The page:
Normal Patterns or "Modes" of Vibration
In the tutorial describing models
of oscillation, we explored the mechanism of
oscillation in the vocal folds, including the Bernoulli
effect and how oscillation can be sustained. But there's
more to the story - the details about the patterns in
the folds vibrate.
The wavelike motion of the
vocal folds during oscillation is described
scientifically in terms of 'normal modes'
of vibration. Each mode is a distinct way
in which the various parts of the vocal fold
can move during one vibrational cycle.
A simple, rigid mass-spring system has a limited number of possible modes of
vibration, depending on how many masses are involved and how many directions
they are free to move in (degrees of freedom).
By contrast, soft tissue,
such as that which makes up the vocal folds,
has infinite degrees of freedom, and thus,
an infinite number of possible 'modes' of
vibration. However, in practice, a small
number of dominant vibratory patterns tend
to appear over and over again.
modes of vibration for the human voice
It should be noted that no single mode is likely to represent the entire vibratory
pattern of the vocal folds at a given time. Different parts of the vocal folds
tend to vibrate in different ways simultaneously. Study of these patterns is
complicated by the fact that in a live subject, the vibration of the folds
can only be observed from above (using a laryngoscope). Thus, the observer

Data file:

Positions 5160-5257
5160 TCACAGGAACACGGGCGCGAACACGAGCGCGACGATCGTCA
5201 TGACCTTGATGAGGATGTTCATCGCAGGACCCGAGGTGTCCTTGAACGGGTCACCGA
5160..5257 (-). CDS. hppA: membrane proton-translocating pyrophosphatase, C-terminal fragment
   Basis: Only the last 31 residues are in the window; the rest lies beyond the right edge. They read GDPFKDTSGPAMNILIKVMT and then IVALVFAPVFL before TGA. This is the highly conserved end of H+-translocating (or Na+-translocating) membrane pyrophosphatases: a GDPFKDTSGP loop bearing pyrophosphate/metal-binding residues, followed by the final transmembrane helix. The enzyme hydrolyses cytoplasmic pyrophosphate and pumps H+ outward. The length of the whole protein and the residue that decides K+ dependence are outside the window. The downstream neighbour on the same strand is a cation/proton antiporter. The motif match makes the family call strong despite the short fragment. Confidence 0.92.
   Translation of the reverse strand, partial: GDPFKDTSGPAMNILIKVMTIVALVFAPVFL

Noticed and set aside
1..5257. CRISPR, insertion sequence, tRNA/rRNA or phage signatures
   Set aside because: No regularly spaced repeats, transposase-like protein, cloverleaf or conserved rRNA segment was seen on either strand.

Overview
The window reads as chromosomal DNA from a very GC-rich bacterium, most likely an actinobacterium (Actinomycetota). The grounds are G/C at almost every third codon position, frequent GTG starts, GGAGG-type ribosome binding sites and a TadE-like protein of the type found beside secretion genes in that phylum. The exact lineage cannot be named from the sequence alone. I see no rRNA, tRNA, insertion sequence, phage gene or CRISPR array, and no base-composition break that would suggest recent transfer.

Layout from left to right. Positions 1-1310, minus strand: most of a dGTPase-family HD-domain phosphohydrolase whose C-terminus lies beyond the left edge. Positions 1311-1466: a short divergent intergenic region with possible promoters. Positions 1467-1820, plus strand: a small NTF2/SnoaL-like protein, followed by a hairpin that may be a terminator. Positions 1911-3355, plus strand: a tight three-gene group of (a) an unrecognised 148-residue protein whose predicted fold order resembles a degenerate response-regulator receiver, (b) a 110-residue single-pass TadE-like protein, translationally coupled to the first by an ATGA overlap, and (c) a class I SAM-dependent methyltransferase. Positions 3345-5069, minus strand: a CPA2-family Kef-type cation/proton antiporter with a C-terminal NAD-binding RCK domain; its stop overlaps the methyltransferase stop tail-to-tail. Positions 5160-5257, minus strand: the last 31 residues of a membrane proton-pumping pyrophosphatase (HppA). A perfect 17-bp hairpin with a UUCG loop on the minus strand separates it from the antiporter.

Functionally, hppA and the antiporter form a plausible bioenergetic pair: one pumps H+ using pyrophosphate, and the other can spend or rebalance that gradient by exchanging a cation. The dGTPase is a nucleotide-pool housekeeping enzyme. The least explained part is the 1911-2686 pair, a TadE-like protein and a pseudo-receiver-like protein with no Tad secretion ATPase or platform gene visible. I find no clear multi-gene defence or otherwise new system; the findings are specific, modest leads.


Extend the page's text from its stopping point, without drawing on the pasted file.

sees the top surface of the vocal folds, but cannot directly observe the lower
parts of the folds while they are vibrating.
The various modes of
vibration are each given a numeric label
consisting of two integers. The first integer
represents the number of lengthwise divisions
in the movement of the folds; the second
integer is the number of vertical (cross-sectional)
divisions in the movement. The four most
common modes observed in the human voice
are listed below, in order from the most
to the least common.
The patterns of vibration
are perhaps more easily seen than described
in words. Therefore, an animation for each
of the four modes may be viewed. These animations,
created by Dr. David Berry, who worked extensively
with vocal fold modeling at The University
of Iowa, are in mpg format and require a
media player to run.
mode: In this mode, amplitude
is at its maximum in the center of
the fold, and decreases gradually toward
the end points. This is the simplest
of all the modes.
mode: Adds vertical 'flexion',
or movement, in addition to the lengthwise
vibratory patterns seen in the other
three modes listed. In the 11 mode,
there is a half-wavelength pattern
of vibration in both the horizontal
and vertical plane (i.e., both lengthwise
along the folds and vertically in the
'thickness' of the fold).
mode: 20 mode: Here, the length
of the fold is 'split' in two; each
half vibrates as in the '10' mode above.
Note that the center of the vocal fold
is not vibrating at all (zero amplitude).
mode: : Again, similar to 10
and 20 above, but now, the vocal fold
is divided into three parts, each of
which vibrates as in the '10' mode.